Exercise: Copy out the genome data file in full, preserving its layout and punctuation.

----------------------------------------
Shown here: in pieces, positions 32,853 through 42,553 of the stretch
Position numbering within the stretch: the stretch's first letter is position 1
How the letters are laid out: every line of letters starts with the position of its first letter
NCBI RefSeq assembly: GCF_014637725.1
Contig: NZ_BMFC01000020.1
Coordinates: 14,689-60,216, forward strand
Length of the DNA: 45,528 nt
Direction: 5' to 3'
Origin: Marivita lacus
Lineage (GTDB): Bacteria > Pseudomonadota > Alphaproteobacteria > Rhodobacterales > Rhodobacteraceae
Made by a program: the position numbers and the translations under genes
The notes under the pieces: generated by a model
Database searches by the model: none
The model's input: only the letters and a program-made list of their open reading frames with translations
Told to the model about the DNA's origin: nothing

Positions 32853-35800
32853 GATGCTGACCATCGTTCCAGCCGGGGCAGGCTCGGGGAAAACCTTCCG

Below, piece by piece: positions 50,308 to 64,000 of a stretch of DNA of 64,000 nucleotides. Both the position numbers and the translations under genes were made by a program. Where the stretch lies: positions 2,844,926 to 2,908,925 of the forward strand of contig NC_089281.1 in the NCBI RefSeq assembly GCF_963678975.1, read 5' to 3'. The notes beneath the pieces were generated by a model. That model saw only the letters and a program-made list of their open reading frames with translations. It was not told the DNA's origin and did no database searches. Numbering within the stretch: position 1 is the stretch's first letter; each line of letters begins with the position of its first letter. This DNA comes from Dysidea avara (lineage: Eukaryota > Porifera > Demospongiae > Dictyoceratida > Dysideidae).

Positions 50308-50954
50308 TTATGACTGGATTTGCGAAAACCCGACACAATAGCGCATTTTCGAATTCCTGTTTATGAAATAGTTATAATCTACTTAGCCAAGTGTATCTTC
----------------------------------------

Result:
Shown here: in pieces, positions 32,853 through 42,553 of the stretch
Position numbering within the stretch: the stretch's first letter is position 1
How the letters are laid out: every line of letters starts with the position of its first letter
NCBI RefSeq assembly: GCF_014637725.1
Contig: NZ_BMFC01000020.1
Coordinates: 14,689-60,216, forward strand
Length of the DNA: 45,528 nt
Direction: 5' to 3'
Origin: Marivita lacus
Lineage (GTDB): Bacteria > Pseudomonadota > Alphaproteobacteria > Rhodobacterales > Rhodobacteraceae
Made by a program: the position numbers and the translations under genes
The notes under the pieces: generated by a model
Database searches by the model: none
The model's input: only the letters and a program-made list of their open reading frames with translations
Told to the model about the DNA's origin: nothing

Positions 32853-35800
32853 GATGCTGACCATCGTTCCAGCCGGGGCAGGCTCGGGGAAAACCTTCCG

Below, piece by piece: positions 50,308 to 64,000 of a stretch of DNA of 64,000 nucleotides. Both the position numbers and the translations under genes were made by a program. Where the stretch lies: positions 2,844,926 to 2,908,925 of the forward strand of contig NC_089281.1 in the NCBI RefSeq assembly GCF_963678975.1, read 5' to 3'. The notes beneath the pieces were generated by a model. That model saw only the letters and a program-made list of their open reading frames with translations. It was not told the DNA's origin and did no database searches. Numbering within the stretch: position 1 is the stretch's first letter; each line of letters begins with the position of its first letter. This DNA comes from Dysidea avara (lineage: Eukaryota > Porifera > Demospongiae > Dictyoceratida > Dysideidae).

Positions 50308-50954
50308 TTATGACTGGATTTGCGAAAACCCGACACAATAGCGCATTTTCGAATTCCTGTTTATGAAATAGTTATAATCTACTTAGCCAAGTGTATCTTC